Dezeen Magazine

The architecture of MIT: 10 impressive buildings on the tech university's campus

Dezeen is visiting the Massachusetts Institute of Technology for the Being Material conference this week. Here's a look at some of the best architecture at the campus, from Frank Gehry's library to Eero Saarinen's chapel.

Located in Cambridge, just across the Charles River from Boston, the current MIT campus first opened in 1916 and covers a 168-acre (68-hectare) parcel of land.

Over the years, some of the world's best-known architects have contributed buildings across the site, ranging in styles including neoclassical, modernist, brutalist, and deconstructivist.

MIT's Being Material symposium takes place 21-22 April 2017 in the university's art deco Morris and Sophie Chang building, but we've chosen to highlight 10 other buildings on the campus that we feel have more visual impact:

Maclaurin Buildings by William Welles Bosworth

Maclaurin Buildings by William Welles Bosworth, 1916

Also known as Buildings 3, 4 and 10, this set of neoclassical structures forms a U around the grassy Killian Court facing the river. They were built as part of Bosworth's original plan for the Cambridge campus.

The central Building 10 has a colonnaded facade and is topped with a Great Dome – modelled on the roof of the Low Memorial Library at Columbia University in New York, which is in turn based on the dome of the ancient Pantheon in Rome.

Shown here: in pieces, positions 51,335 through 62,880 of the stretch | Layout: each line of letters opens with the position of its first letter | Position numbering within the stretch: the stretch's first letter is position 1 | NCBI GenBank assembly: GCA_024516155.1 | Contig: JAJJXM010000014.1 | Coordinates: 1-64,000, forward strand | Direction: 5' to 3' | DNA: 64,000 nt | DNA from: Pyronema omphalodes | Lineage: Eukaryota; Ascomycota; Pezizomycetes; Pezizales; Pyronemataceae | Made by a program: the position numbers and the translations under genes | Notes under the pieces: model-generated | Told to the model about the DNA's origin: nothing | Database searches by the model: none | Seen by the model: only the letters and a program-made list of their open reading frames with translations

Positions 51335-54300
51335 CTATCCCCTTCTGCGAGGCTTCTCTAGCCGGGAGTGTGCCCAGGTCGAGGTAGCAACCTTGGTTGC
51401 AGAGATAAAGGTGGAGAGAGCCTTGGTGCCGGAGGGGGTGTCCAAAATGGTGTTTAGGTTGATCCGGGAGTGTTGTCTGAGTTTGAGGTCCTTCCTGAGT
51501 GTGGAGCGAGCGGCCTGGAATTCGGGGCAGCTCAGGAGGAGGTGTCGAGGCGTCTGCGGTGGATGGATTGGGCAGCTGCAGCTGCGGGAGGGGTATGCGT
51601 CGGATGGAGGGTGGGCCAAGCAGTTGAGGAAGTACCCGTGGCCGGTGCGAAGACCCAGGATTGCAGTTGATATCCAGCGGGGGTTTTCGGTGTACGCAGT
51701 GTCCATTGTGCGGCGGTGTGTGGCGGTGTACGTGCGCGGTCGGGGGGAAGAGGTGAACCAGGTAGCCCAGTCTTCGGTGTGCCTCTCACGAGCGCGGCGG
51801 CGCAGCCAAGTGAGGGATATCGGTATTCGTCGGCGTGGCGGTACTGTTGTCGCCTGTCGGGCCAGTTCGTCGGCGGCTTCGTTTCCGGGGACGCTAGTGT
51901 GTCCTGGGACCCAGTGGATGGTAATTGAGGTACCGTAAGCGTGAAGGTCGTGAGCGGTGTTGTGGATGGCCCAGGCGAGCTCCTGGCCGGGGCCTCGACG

Baker House by Alvar Aalto

Baker House by Alvar Aalto, 1949

An undulating brick facade affords views over the Charles River for most of the students residing in this co-ed dormitory block.

Baker House's wave-like form also creates wedge-shaped rooms, for which its Finnish modernist architect Alvar Aalto also designed all the furniture.

Photograph by Jim Stephenson

MIT Chapel by Eero Saarinen, 1955

Finnish architect Eero Saarinen completed the non-denominational chapel in 1955. The modest brick cylinder reaches 33 feet (10 metres) tall and is topped by a sculptural aluminium bell tower by artist Theodore Roszak.

The building is surrounded by a small moat, which reflects light into the interior through hidden windows close to the water's surface.

Kresge Auditorium by Eero Saarinen
Photograph by Flickr user Chris Ford

Kresge Auditorium by Eero Saarinen, 1955

In the same year as his chapel, Saarinen also finished a strikingly different structure just a few metres away. The Kresge Auditorium has a leaf-like domed roof that is exactly one-eighth of a sphere, covering a large auditorium and a small theatre.

Glass curtain walls run along the two sides of the three-storey building, which was intended as a meeting hall for the university.

Green building by IM Pei
Photograph by Flickr user Joey Rozier

Green building by IM Pei, 1964

An MIT alumnus, IM Pei has designed a series of facilities for the university, as well as the masterplan for its southeast corner. But the 21-storey Green Building that towers over the campus is the most distinct.